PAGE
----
The Nature Conservancy of Delaware is awarded a $900,000 grant
Fri, Oct 22, 2010 at 3:54 PM
By The Nature Conservancy
WILMINGTON, DELAWARE — September 20, 2010 — The Migratory Bird Conservation Commission has approved funding of a $900,000 grant to The Nature Conservancy in Delaware to permanently protect 507 acres of the Island and Sanctuary Farms. This land is along the Broadkill River, adjacent to the Prime Hook National Wildlife Refuge. These funds will be applied to the $2.1 million purchase of the conservation easement. The funding approval followed recommendations from the North American Wetlands Conservation Council and the Atlantic Coast Joint Venture.
To be considered for funding, projects must meet certain biological criteria including, providing high quality wetlands and habitat for important bird species. Grant recipients are also required to provide one dollar in matching funds for every dollar of grant funds received. The State of Delaware Agricultural Lands Preservation Foundation, Longwood Foundation, Broadkill Realthy LLC, DuPont, Welfare Foundation and a private landowner have generously assisted by providing partner funds.
"This grant is a giant leap forward in our quest to protect this vital land," said Kate Hackett, the Conservancy’s Director of Land Protection. "Already we have raised a total of $854,000, and the Conservancy is continuing to seek additional private contributions to complete the acquisition.
"Based on the Conservancy’s deep knowledge of the area, the property has all of the right habitat ingredients – including salt marsh, wetlands, forests and fields – necessary for supporting the Black rail and other shorebirds, waterfowl, songbirds and raptors dependent on the Delaware Bay throughout the year,” said Hackett. "By protecting these 507 acres, and increasing the amount of forested buffers on the property, wildlife and bird species will be able to travel from key aquatic habitats to upland forested habitats to rest and forage.
Numerous rare species have been observed on the Island and Sanctuary Farm property and nearby including:
- The federally-threatened Delmarva Fox squirrel; the Red Knot, a candidate for the Federal endangered species list; and the recently de-listed Bald Eagle.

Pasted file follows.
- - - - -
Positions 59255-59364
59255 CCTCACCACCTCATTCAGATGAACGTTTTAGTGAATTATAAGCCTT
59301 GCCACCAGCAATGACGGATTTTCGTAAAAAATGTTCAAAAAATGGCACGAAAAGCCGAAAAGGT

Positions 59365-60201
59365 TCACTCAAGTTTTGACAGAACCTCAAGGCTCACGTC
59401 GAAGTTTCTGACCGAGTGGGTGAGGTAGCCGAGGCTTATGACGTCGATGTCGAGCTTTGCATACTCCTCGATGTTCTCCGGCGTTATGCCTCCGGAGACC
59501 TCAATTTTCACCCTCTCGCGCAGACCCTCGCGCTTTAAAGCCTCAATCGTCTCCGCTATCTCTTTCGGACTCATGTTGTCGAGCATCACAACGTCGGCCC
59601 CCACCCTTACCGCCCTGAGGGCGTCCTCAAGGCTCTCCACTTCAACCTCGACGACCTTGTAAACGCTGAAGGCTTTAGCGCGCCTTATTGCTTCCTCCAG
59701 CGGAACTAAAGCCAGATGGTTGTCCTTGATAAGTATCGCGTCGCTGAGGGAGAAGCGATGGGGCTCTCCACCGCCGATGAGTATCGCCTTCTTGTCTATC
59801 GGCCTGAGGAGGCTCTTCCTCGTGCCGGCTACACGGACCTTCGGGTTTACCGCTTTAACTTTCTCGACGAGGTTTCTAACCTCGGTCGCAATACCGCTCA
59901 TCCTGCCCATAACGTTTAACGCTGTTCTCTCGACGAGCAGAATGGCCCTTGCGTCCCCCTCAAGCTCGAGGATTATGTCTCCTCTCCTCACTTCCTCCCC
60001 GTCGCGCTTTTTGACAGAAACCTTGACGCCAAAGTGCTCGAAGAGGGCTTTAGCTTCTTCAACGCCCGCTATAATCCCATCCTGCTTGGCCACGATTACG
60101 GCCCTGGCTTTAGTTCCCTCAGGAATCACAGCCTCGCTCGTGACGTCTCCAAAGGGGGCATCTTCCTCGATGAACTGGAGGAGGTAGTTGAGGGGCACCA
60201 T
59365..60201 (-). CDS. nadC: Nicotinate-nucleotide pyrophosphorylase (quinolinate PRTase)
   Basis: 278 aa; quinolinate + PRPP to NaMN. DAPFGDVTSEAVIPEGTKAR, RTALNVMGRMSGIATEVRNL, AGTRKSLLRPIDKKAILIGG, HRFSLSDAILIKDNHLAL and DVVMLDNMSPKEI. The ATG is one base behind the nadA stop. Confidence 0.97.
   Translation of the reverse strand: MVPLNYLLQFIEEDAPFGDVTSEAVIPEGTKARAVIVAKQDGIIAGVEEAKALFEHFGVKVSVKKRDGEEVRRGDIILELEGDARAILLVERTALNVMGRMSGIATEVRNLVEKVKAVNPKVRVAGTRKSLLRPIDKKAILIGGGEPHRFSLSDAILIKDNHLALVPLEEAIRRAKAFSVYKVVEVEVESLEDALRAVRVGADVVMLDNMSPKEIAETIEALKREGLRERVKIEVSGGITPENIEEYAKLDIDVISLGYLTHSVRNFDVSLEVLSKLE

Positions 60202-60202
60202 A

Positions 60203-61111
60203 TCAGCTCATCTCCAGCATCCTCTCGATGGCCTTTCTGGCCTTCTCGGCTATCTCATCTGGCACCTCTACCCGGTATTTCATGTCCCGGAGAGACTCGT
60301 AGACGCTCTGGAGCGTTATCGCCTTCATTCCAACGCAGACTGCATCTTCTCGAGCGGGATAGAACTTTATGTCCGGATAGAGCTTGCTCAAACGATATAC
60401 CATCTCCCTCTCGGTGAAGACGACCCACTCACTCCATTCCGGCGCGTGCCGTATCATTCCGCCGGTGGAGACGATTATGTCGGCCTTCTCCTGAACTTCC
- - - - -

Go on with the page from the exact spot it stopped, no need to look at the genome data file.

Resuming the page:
- The state-endangered Black rail lives in the Broadkill River’s shallow salt and brackish marshes and nests in elevated marsh areas that are flooded only during extreme high tides.
- Such state-endangered species as Cooper’s Hawk, Black- and Yellow-crowned Night-Herons and Black Skimmer forage on the properties during the year.
- Other state-endangered birds likely to utilize Sanctuary and Island Farms as for nesting and foraging include Pied-billed Grebe, Northern Harrier, Short- eared Owl and Sedge Wren.
Preserving the Island and Sanctuary Farms not only benefits Delaware’s unique natural resources, it also proves to be a worthwhile investment of the state’s financial resources. According to a 2006 American Farmland Trust report, Delaware lost more than 125,000 acres of land to development from 1984 to 2005. The impact has been immense, fueling new road construction and sewer and water projects. During the same time the state’s capital budget increased by almost 250 percent — eight times more than the population increase and six times more than the increase in total housing units.
The western Island Farms parcel was slated for development, adding to an over-abundance of planned residential developments in Sussex County. Instead, this conservation easement expands protected lands, sustains high quality habitat, and enhances water quality.
The Delaware grant is part of $23.1 million that is funding 24 U.S. projects in 19 states under the North American Wetlands Conservation Act (NAWCA) Standard Grants Program.
Tax-deductible contributions can be made to The Nature Conservancy, at 100 West 10th Street, Suite 1107, Wilmington, DE 19801 with a notation highlighting that it be dedicated to Island Farm and Sanctuary Farm. Call Debbie Heaton at (302) 654-4707, ext. 124 about making a cash or credit card contribution. Further information about the Conservancy’s work is at nature.org/delaware.
MNN is working with The Nature Conservancy to bring you state-by-state environmental information.
(Photo: U.S. Fish and Wildlife Service - Northeast Region/Flickr)
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